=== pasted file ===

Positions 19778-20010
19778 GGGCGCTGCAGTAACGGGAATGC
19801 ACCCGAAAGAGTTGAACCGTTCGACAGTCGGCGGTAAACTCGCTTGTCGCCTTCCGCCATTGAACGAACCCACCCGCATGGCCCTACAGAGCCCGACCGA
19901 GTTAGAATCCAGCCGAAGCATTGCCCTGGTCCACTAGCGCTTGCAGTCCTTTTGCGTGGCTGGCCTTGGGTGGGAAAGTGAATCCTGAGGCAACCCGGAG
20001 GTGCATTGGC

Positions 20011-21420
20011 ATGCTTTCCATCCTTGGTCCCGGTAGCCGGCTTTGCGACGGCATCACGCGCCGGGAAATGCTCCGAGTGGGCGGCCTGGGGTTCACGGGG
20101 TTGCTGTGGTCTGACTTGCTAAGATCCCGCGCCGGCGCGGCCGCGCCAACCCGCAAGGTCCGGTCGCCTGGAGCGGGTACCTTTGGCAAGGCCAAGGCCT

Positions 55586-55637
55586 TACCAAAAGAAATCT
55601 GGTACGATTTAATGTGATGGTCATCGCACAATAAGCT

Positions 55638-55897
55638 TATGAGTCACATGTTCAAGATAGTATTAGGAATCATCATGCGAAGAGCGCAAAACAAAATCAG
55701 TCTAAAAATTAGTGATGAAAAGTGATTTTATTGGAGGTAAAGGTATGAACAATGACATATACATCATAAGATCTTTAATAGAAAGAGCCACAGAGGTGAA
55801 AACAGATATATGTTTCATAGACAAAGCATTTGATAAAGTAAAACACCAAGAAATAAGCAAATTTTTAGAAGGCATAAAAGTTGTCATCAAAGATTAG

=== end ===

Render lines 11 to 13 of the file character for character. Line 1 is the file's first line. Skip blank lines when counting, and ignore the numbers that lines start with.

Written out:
55601 GGTACGATTTAATGTGATGGTCATCGCACAATAAGCT

Positions 55638-55897
55638 TATGAGTCACATGTTCAAGATAGTATTAGGAATCATCATGCGAAGAGCGCAAAACAAAATCAG